Studies from the past indicate that either some modifications[2] for full infill have been done to consider the partial infill condition or some experimental works have been done to point out the lateral resistance behaviour of partial infilled frames. This study is done mainly to find out the equivalent strut width and the lateral resisting capacity of partial infilled frame without any modification requirement using simple analytical formula. This will make the analysis work simpler than the usual methods. The flexural rigidities of both infill and the frames have been taken into account for the analytical formulation and comparison of the result is done with various researchers’ findings for the case of fully infilled frames. The strut width value is then expressed for fully infilled and for partially infilled frames, particularly for reinforced concrete frames included with brick masonry infills.

2. Past Studies on Infilled Frames

Numerous studies have been done both for fully infilled frames and for infills containing openings. Thomas (1952) and Ockleston (1955) were one of the early major contributors in connection to the interaction between wall and frame[3]. Holmes (1961) studied experimentally on steel frames infilled with brick masonry and reinforced concrete walls and developed semi-empirical design method for laterally loaded infilled frames based on equivalent strut concept. His tests suggested that brick masonry walls increase the strength of frame by around 100%. The infill was considered to fail in compression. The load carried by infill at failure was calculated by multiplying the compressive strength of material by the area of equivalent strut. He states that the width of equivalent strut to be 1/3rd of the diagonal length of infill, which resulted in the infill strength being independent of frame stiffness (Table 1). Smith[5] has put up tremendous effort in finding out the interaction between frame and infill. He tested a number of infilled frames subjected to diagonal loading where he used the diagonal strut concept. His design curve gives the effective width of strut, the compressive failure load and the diagonal failure load as related to frame stiffness and infill aspect ratio. Mainstone[6] has given equivalent diagonal strut concept by performing tests on model frames with brick infills. His approach estimates the infill contribution both to the stiffness of the frame and to its ultimate strength. The strut width equation according to him is shown in Table 1. Liauw and Kwan[7] studied both experimentally and analytically the behavior of non-integral infilled frames. Finite Element method was adopted to find the effects of nonlinearities of the material and the structural interface, the initial lack of fit and friction at the interface was considered. Paulay and Preistley[8] gave the width of diagonal strut as 0.25 times the diagonal length of the strut (Table 1). Hendry[9] has also presented equivalent strut width that would represent the masonry that actually contributes in resisting the lateral force in the composite structure (Table 1). In addition to these studies, large numbers of researches have been done in the past for fully infilled frames with and without openings.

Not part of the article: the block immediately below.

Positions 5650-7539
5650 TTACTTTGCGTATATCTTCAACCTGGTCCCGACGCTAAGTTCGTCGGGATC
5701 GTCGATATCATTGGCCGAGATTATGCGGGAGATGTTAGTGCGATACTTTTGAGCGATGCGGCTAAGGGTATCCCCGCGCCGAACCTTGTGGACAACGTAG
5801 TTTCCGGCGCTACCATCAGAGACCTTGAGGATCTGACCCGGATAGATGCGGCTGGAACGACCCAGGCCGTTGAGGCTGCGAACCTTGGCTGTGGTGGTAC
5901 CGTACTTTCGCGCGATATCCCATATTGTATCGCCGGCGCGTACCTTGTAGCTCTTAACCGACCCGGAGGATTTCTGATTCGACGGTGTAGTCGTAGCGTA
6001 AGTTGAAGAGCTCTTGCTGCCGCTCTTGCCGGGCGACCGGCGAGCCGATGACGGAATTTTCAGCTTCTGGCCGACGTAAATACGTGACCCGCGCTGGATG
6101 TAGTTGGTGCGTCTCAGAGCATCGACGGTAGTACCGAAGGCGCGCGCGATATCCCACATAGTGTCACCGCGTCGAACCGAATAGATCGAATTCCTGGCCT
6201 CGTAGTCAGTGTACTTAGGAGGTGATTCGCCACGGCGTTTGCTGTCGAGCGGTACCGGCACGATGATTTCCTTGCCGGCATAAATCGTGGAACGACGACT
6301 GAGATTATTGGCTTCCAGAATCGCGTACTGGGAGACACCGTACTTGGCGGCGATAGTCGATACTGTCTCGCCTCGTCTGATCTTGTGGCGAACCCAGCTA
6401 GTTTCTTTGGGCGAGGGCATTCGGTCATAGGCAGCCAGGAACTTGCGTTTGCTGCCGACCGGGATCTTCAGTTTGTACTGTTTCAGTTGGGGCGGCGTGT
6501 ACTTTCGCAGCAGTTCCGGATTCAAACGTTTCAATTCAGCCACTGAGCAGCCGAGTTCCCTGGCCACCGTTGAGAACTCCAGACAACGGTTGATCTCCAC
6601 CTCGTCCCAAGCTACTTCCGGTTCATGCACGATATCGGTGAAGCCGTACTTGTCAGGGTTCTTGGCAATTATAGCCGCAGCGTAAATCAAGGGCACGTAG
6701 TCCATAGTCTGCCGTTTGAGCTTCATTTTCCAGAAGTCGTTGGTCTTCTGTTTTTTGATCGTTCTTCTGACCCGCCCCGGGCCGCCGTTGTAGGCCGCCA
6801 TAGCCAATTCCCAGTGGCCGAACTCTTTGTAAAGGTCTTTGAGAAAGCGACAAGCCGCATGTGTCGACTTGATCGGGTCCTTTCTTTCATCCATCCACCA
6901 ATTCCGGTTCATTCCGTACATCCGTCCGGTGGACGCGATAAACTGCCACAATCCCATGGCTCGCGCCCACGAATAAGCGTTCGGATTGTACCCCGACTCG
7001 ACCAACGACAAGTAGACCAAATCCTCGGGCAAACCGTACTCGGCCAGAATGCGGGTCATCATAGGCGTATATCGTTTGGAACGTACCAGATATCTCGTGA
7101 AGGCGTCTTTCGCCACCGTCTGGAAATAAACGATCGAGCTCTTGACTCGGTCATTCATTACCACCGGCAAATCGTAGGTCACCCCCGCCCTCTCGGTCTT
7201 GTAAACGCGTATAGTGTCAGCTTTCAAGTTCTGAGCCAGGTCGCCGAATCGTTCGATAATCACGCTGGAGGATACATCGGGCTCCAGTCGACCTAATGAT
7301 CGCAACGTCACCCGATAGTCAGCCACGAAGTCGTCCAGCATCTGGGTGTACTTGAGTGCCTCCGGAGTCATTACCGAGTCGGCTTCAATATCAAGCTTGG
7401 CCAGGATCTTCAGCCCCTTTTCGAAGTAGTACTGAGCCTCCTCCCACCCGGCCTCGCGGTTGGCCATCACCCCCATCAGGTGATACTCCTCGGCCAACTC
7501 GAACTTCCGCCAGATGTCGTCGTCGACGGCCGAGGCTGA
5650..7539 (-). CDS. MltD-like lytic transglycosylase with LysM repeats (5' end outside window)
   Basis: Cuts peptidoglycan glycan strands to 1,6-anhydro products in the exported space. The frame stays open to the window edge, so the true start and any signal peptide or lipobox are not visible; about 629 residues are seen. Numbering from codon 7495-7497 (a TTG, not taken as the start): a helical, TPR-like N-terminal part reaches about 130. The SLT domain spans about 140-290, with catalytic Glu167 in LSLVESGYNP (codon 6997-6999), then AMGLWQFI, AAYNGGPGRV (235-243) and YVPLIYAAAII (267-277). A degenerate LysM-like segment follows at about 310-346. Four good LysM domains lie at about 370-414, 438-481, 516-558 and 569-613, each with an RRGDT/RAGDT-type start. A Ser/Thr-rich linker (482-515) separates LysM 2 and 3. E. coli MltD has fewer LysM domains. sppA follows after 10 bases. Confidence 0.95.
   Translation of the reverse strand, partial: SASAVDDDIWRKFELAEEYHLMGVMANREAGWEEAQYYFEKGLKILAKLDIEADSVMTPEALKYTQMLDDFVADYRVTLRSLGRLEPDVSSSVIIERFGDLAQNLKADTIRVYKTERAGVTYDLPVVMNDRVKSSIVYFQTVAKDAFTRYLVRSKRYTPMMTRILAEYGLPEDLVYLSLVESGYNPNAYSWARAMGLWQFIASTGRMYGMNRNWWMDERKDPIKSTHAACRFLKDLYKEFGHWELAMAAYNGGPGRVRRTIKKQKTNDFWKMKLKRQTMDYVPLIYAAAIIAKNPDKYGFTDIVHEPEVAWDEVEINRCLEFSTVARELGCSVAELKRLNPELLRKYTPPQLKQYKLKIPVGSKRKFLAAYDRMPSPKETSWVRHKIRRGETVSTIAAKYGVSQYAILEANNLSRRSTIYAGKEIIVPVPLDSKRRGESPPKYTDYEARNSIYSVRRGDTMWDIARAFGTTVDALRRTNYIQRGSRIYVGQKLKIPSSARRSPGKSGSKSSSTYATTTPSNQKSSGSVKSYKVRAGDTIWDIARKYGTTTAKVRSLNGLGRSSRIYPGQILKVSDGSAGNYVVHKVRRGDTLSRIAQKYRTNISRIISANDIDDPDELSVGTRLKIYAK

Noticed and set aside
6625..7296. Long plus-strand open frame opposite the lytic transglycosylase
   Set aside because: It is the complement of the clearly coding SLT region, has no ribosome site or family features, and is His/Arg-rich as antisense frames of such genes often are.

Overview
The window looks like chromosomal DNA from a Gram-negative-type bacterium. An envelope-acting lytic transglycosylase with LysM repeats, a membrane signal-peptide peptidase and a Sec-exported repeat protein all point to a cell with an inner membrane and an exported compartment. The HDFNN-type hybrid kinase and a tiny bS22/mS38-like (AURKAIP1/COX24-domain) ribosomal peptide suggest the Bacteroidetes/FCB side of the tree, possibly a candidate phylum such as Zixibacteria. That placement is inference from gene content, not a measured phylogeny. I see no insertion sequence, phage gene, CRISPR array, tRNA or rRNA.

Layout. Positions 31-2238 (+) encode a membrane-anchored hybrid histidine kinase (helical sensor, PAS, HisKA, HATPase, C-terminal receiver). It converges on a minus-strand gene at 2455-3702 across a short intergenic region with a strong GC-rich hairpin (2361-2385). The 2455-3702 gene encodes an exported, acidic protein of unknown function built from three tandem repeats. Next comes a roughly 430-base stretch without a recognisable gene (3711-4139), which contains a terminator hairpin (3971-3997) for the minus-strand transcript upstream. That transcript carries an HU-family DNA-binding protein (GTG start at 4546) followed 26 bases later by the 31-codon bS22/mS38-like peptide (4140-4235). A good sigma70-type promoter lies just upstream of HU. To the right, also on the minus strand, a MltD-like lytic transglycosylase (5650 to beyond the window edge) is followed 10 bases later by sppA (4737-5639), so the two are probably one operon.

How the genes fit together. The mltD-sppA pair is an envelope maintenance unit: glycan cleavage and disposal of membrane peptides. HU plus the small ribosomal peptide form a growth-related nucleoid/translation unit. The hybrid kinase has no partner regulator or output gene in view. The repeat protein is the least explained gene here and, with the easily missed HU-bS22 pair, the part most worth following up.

In the equations given in Table 1, H is the height of the frame, θ is the angle made by the strut with the horizontal, Ec and Ic are the Young’s modulus and Moment of inertia of column respectively and Em, t and hm are the Young’s modulus, thickness and height of masonry infill respectively. In Hendry’s equation, αh and αL are the contact length between wall and column and beam respectively at the time of initial failure of wall.
Table 1. Equations for strut width value for full infill by various researchers
ResearchersStrut width (w)Remark
Holmes[4]0.333 dmdm is the length of diagonal
Mainstone[6]0.175 D (λ1 H)- 0.4λ1 H = H[EmtSin2θ/4 EcIchm]1/4
Liauw and Kwan[7]0.95 hm Cos θ/√(λhm)λ = Emt Sin 2 θ/ 4 EcIchm]1/4
Paulay and Priestley[8]0.25 dmdm is the length of diagonal
Hendry[9]0.5[αh + αL]1/2αh = π/2[EcIc hm/2 Emtsin2θ]1/4 and αL = π[ EcIbL/ 2 Emtsin2θ]1/4